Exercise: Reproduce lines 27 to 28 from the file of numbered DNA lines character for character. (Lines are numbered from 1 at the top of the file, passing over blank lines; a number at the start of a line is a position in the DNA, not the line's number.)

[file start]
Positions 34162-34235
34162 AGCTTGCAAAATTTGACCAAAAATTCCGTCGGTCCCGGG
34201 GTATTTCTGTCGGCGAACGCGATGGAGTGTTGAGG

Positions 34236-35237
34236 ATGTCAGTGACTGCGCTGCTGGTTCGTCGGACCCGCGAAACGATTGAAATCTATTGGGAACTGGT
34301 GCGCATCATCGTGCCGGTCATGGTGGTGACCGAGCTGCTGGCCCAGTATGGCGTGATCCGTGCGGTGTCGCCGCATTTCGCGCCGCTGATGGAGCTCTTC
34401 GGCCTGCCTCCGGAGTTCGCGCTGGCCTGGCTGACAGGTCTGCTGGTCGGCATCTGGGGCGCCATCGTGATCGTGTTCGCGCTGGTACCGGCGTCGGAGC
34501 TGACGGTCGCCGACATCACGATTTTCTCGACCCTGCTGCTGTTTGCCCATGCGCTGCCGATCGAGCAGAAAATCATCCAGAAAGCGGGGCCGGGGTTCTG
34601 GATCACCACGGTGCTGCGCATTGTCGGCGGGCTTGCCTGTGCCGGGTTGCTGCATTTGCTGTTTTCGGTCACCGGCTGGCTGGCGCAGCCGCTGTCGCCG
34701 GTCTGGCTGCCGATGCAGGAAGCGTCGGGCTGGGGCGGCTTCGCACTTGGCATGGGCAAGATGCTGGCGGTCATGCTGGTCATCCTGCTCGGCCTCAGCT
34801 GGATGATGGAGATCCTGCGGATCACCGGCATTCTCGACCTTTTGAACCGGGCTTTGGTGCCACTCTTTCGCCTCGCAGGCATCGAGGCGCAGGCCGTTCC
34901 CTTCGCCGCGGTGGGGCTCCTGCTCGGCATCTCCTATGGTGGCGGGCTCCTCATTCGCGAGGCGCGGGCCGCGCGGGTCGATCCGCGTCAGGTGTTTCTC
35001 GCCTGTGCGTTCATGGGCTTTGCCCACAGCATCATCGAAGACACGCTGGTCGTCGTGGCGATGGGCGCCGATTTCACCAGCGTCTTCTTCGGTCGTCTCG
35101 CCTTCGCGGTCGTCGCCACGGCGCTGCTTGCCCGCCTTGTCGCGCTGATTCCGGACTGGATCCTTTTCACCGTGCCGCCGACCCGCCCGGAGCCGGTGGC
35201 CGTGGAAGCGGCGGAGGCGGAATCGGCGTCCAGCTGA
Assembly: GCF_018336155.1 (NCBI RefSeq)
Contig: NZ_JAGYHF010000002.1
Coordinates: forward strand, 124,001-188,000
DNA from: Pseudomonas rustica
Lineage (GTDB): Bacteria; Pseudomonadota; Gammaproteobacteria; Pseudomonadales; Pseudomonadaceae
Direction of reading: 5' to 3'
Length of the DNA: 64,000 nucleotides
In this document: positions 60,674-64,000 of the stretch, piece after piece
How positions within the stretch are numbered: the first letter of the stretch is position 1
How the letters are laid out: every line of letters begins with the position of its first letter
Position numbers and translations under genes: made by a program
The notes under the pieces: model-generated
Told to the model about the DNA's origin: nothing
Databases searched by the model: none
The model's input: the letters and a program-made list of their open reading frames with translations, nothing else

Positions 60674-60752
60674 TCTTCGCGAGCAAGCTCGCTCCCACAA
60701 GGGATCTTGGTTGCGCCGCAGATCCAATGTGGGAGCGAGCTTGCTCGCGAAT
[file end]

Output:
The notes under the pieces: model-generated
Told to the model about the DNA's origin: nothing